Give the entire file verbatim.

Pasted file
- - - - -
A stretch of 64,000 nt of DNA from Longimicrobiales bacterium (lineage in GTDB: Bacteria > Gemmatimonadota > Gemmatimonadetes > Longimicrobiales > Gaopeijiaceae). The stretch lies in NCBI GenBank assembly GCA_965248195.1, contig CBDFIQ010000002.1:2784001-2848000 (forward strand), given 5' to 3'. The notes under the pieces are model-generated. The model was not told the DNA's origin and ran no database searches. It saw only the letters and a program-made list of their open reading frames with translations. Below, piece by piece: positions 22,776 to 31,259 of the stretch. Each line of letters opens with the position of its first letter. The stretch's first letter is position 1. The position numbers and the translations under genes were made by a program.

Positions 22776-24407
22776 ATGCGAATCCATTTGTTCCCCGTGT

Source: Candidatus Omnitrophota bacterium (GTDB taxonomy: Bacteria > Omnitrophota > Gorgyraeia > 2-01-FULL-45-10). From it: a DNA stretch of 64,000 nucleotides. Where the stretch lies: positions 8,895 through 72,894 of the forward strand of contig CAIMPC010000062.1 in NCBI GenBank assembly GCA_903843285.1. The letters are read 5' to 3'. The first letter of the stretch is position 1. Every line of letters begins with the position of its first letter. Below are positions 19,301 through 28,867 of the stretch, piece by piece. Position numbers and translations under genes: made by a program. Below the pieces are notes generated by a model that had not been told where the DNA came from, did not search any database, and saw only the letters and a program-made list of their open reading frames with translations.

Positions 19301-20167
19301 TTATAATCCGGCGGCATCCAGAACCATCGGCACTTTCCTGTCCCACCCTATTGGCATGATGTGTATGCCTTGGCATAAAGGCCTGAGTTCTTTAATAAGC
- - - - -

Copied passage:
A stretch of 64,000 nt of DNA from Longimicrobiales bacterium (lineage in GTDB: Bacteria > Gemmatimonadota > Gemmatimonadetes > Longimicrobiales > Gaopeijiaceae). The stretch lies in NCBI GenBank assembly GCA_965248195.1, contig CBDFIQ010000002.1:2784001-2848000 (forward strand), given 5' to 3'. The notes under the pieces are model-generated. The model was not told the DNA's origin and ran no database searches. It saw only the letters and a program-made list of their open reading frames with translations. Below, piece by piece: positions 22,776 to 31,259 of the stretch. Each line of letters opens with the position of its first letter. The stretch's first letter is position 1. The position numbers and the translations under genes were made by a program.

Positions 22776-24407
22776 ATGCGAATCCATTTGTTCCCCGTGT

Source: Candidatus Omnitrophota bacterium (GTDB taxonomy: Bacteria > Omnitrophota > Gorgyraeia > 2-01-FULL-45-10). From it: a DNA stretch of 64,000 nucleotides. Where the stretch lies: positions 8,895 through 72,894 of the forward strand of contig CAIMPC010000062.1 in NCBI GenBank assembly GCA_903843285.1. The letters are read 5' to 3'. The first letter of the stretch is position 1. Every line of letters begins with the position of its first letter. Below are positions 19,301 through 28,867 of the stretch, piece by piece. Position numbers and translations under genes: made by a program. Below the pieces are notes generated by a model that had not been told where the DNA came from, did not search any database, and saw only the letters and a program-made list of their open reading frames with translations.

Positions 19301-20167
19301 TTATAATCCGGCGGCATCCAGAACCATCGGCACTTTCCTGTCCCACCCTATTGGCATGATGTGTATGCCTTGGCATAAAGGCCTGAGTTCTTTAATAAGC